Oil tests $103 a barrel

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    By Ben Rooney, staff reporterMarch 4, 2011: 7:03 AM ET

    NEW YORK (CNNMoney) — Oil prices rose near the top of a recent trading range Friday, hitting a high above $103 a barrel, as the turmoil in Libya showed no sign of abating.

    The benchmark U.S. oil contract, West Texas Intermediate, was up 62 cents to $102.53 a barrel for April delivery in electronic trading. Earlier, the contract rose to $103.03 a barrel.

    Brent crude, the main oil contract in Europe, climbed $1.33 to $116.12 a barrel.

    Oil prices eased off 2-1/2 year highs Thursday following reports that Venezuela could mediate the crisis in Libya, where fighting between rebels and forces loyal to Moammar Gadhafi continued to rage Friday.

    But the advance resumed early Friday as traders await a key report on the U.S. job market and questions were raised about Venezuelan president Hugo Chavez’s ability to calm the unrest in Libya.

    “We are hearing rumors that Hugo Chavez will broker peace and bring stability to Libya… let’s just say we’re skeptical,” said Stephen Schork, publisher of the energy industry newsletter The Schork Report.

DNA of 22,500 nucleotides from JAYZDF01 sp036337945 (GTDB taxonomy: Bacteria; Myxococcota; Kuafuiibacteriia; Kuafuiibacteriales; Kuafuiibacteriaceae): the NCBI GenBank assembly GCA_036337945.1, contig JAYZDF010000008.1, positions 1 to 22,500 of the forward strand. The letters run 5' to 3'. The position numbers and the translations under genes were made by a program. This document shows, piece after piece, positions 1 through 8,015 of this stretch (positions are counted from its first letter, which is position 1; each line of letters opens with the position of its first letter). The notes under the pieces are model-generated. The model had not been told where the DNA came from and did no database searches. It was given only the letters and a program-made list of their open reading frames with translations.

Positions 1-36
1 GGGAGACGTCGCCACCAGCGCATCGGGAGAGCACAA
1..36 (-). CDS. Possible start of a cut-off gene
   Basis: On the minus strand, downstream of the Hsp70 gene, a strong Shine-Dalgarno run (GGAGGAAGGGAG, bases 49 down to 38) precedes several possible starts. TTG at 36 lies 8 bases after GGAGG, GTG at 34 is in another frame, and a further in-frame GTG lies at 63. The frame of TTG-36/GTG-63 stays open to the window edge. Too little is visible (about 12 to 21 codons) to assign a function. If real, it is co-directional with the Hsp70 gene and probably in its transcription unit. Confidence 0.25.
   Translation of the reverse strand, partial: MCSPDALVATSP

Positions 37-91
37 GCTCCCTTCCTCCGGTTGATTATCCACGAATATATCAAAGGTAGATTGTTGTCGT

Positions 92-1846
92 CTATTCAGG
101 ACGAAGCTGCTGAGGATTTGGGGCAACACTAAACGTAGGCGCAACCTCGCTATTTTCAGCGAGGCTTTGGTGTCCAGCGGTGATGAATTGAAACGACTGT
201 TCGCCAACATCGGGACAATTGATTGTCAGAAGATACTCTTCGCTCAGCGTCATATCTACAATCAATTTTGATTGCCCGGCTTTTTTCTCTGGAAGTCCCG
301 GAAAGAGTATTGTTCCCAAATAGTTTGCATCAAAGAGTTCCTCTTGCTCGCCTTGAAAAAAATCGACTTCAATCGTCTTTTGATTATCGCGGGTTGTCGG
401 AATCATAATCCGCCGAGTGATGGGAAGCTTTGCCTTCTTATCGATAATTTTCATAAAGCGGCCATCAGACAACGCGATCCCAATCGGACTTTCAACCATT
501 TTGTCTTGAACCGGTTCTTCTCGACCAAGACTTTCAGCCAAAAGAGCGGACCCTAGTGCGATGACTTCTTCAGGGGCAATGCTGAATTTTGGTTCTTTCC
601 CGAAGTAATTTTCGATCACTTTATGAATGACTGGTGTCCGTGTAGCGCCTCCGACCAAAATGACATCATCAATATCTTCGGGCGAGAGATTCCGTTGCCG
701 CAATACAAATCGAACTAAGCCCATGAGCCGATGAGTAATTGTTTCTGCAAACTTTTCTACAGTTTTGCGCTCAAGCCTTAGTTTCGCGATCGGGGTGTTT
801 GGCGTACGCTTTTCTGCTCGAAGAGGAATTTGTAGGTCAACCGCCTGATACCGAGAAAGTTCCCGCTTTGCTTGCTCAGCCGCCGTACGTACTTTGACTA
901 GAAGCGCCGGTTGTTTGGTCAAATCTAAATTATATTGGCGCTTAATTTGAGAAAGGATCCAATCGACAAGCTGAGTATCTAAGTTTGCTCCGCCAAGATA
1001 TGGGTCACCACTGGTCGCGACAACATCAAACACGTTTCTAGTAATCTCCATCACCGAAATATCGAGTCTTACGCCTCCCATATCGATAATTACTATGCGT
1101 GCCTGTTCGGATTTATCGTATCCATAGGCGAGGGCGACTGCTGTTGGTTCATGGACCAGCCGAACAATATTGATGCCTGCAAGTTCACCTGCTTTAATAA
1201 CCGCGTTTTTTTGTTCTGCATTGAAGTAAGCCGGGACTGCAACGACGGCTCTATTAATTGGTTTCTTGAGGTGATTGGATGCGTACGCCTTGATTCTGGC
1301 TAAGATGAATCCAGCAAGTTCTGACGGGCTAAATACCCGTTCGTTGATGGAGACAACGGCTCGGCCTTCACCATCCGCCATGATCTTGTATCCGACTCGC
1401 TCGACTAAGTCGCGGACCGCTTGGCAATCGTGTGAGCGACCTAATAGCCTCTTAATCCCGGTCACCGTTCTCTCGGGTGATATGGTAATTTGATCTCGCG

Trading in the oil market has been volatile in recent weeks, as investors remain worried about the political stability of other key oil producing nations in North Africa and the Middle East.

    Saudi Arabia and other members of the Organization of the Petroleum Exporting Countries have pledged to increase production to make up for any lost oil due to unrest in Libya.

    Meanwhile, investors will also focus on the the U.S. job market when the Labor Department releases its February payrolls report later Friday.

    Twenty-five economists surveyed by CNNMoney are predicting the economy added 190,000 jobs in February. In January, only 36,000 jobs were added to payrolls, so the expectation is a large improvement over last month.

    Economists also expect the unemployment rate will rise to 9.2%. Last month, unemployment dropped to 9.0% unexpectedly. If that happens, it could be a sign that more discouraged workers are returning to the labor force. To top of page


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